CASE STUDY: When logos are improperly used, are there any consequences?
As a versatile NZ communications writer with years of experience writing for large businesses and part of government and councils, leveraging off the endorsement of clients is not something done lightly.
Adding somebody’s endorsement to my website is hard to achieve and easy to lose, which is why every time me – or any other communications writer – uses a client’s logo, there is a lot of negotiation and permission sought behind the scenes.
I was surprised, then, to encounter a company in August which is sort-of part of my industry. This company claimed to have provided writing training to many branches of government, councils and NZ’s largest and most influential companies.
Now, this isn’t a case of professional rivalry or sour grapes. This is a case of wanting to keep the standards high for my industry.
Frankly, I didn’t think it was possible that any NZ communications provider could have “provided writing training” to all of these organisations – I’ve never come across any communications provider which has serviced even a quarter of these clients. I had a journalism trainee friend who in August was looking for news stories. She asked the company to kindly justify their claim.
Parliamentary Services, the Beehive and other governmental branches then asked for their logos to be removed.
The company swiftly removed the image and also removed the written claim that they had “provided writing training” for all the above companies. They then apparently convinced my journalist friend to drop her story.
How did I spot the logo misuse?
- I run a small communications outfit where winning permission to use someone’s logo is hard-fought. I estimated what it would have taken for a company to service every one of the logo’d clients in question. It didn’t seem possible.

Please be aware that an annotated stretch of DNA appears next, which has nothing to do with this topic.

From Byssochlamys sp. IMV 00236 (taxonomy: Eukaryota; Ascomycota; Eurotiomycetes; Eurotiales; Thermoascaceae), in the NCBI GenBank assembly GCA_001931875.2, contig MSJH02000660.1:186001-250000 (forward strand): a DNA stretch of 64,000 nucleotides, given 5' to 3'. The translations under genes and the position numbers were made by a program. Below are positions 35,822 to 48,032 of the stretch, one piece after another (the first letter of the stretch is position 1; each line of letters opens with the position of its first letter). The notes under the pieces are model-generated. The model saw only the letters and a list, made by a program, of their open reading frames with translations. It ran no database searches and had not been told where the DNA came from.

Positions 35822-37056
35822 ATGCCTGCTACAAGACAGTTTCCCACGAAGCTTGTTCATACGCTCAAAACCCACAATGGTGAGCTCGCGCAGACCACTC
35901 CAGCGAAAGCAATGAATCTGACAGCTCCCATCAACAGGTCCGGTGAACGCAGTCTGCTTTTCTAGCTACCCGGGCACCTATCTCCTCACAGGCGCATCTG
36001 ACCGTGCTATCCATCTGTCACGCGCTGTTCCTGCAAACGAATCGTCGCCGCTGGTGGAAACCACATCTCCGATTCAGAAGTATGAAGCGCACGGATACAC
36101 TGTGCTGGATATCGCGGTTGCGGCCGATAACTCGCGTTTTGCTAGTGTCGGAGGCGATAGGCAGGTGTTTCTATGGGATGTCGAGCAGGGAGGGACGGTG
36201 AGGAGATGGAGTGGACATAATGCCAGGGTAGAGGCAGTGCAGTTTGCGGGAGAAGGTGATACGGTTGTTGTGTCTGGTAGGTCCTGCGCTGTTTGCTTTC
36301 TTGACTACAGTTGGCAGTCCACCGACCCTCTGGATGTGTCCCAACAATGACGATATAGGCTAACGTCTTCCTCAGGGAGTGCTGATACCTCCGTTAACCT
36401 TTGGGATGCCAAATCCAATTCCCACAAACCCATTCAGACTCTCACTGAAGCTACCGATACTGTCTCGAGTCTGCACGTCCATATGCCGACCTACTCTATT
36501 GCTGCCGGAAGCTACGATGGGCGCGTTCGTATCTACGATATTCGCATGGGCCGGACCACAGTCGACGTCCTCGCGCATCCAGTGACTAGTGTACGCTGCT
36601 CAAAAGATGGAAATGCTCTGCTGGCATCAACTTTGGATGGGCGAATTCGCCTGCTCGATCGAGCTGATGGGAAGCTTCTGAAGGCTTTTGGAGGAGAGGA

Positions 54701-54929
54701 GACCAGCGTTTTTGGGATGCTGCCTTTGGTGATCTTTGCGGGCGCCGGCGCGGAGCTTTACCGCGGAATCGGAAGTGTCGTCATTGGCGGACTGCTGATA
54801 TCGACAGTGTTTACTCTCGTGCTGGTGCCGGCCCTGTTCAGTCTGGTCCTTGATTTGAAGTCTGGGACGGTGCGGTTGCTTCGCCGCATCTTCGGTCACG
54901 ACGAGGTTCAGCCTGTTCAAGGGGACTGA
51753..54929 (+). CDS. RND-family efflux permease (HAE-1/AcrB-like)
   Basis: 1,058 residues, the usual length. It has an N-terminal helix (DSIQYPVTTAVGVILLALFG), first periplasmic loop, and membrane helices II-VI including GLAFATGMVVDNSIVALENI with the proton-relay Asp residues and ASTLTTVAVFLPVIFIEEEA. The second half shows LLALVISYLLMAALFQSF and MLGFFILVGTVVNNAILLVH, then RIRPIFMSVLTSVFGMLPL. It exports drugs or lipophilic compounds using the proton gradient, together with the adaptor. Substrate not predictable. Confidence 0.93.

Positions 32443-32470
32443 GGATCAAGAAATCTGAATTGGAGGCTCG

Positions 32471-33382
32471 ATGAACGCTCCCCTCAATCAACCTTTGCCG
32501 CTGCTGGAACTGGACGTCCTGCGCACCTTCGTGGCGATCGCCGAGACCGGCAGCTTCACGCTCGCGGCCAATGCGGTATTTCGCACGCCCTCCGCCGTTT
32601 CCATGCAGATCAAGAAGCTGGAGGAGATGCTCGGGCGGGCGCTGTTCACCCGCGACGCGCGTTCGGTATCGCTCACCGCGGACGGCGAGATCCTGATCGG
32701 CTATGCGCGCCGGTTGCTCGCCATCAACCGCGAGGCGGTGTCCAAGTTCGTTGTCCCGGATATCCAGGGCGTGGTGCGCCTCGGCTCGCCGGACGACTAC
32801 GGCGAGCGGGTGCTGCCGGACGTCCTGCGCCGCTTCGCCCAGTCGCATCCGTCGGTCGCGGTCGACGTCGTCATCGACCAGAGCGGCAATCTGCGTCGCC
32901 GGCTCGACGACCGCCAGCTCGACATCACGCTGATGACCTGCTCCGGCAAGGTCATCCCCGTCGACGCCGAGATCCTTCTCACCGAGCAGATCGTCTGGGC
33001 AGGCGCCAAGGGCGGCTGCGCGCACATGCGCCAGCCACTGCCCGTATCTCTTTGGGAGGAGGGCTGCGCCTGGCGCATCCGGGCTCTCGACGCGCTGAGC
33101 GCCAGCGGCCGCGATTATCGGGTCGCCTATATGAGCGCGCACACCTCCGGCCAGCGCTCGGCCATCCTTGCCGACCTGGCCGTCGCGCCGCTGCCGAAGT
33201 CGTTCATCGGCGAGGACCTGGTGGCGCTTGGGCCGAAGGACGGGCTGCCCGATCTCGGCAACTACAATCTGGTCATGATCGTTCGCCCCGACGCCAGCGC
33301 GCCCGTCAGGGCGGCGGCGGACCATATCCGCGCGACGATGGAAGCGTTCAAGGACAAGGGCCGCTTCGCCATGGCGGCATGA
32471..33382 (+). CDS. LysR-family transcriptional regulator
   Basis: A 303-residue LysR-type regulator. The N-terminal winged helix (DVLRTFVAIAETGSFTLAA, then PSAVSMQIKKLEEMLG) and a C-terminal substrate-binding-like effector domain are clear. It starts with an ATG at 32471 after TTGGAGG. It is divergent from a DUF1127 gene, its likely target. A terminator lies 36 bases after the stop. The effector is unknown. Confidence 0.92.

- Bigger, longer-established, more professional rival organisations haven’t taken care of nearly this many clients, so I didn’t think this small outfit could have, either
- I was in a Tall Tales festival this month, and I write both fiction and non-fiction. I have a finely-tuned bullshit detector (I can help you spot liabilities in your communications, so ask me)
Takeaway lessons from this story
- Clients deserve respect. If you genuinely have provided services for a client, they will support you using a written testimonial with a name attached to the testimonial, endorsing the claim.
- You can attach a logo to a testimonial, but don’t go around the internet copying other people’s hard-earned logos and pasting them into your website like it’s an endorsement. You may get called out, and it may harm your business.
- The organisation in question doesn’t appear to have proof that it provided writing training to all the above organisations on a corporate level, though a few of the named companies did indeed use the services of the company in question. More likely, the organisation had some individuals from all of the above companies take part in various courses – unrelated to professional work – and they have stretched the truth about the organisation endorsing the course. Or there’s just been an oversight.
- One last thing – I haven’t been able to find any written rules around use of somebody’s logo. There may be no restrictions. I think it’s all done on a goodwill basis, so the lesson is: don’t abuse a client’s goodwill.